Various infections can adversely affect sperm production. For example, the Mumps viral infection can affect sperm production when boys contract the disease after puberty. STDs can cause scarring which can block sperm passage. Other infections, such as prostatitis (inflammation of the prostate gland), urethritis (inflammation of the urethra) and epididymitis (inflammation of the epididymis) can all affect sperm motility.

Idiopathic causes

In some cases, no cause for decreased sperm count can be found. Sometimes subtle changes affecting the y chromosome are discovered through genetic testing, but in many cases the cause is never determined.

Medical Conditions Affecting Sperm Delivery

These can be thought of as “mechanical” issues: in other words, problems affecting the ability to deliver sperm through the penis and into the vagina.

Sexual problems

ED (erectile dysfunction) and premature ejaculation can obviously impact fertility. Relationship or psychological issues can also negatively impact the male’s ability to perform sexually. In addition, many couples are unaware that certain products, such as lubricants, can be toxic to sperm.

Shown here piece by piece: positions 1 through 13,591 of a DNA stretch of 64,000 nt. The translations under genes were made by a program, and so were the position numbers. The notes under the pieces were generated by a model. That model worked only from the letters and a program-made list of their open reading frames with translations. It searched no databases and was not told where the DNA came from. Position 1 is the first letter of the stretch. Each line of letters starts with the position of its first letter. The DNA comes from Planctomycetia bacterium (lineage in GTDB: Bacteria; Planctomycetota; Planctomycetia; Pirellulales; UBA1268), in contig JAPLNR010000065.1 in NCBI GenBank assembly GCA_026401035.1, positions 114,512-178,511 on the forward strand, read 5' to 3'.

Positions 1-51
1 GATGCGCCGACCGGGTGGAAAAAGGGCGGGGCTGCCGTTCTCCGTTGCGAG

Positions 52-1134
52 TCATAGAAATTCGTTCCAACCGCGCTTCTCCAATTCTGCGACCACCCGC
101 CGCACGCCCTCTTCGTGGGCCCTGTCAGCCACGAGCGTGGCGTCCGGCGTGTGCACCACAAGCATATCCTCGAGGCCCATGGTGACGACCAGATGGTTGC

Retrograde ejaculation

In this condition, semen goes into the bladder during ejaculation, rather than exiting the penis. Several medical conditions, as well as medications, can cause this issue to occur.

Tube blockage

Some men are born missing the vas deferens, which is the tube that transports sperm from the testicles to the opening at the tip of the penis. The epididymis (the portion of the testicle containing sperm) may be blocked. Ejaculatory ducts may also be blocked. This can be congenital or be caused by infection or scarring.

Lack of semen

Semen is the fluid that contains sperm. In certain conditions, such as in spinal cord injuries, lack of semen may occur.

Hypospadias

In this condition, the urinary meatus (the opening at the tip of the penis through which urine reaches the outside of the body) is located on the underside of the penis. If hypospadias is not corrected surgically, this can lead to infertility due to the fact that sperm cannot reach the female cervix (sperm is not directed towards the cervix).

Antibodies

Men who have had a vasectomy and then have the procedure reversed sometimes find that their body produces antibodies against their sperm that weaken them. This occurs as the result of having surgically blocked the vas deferens and may result in the failure of the reversal procedure.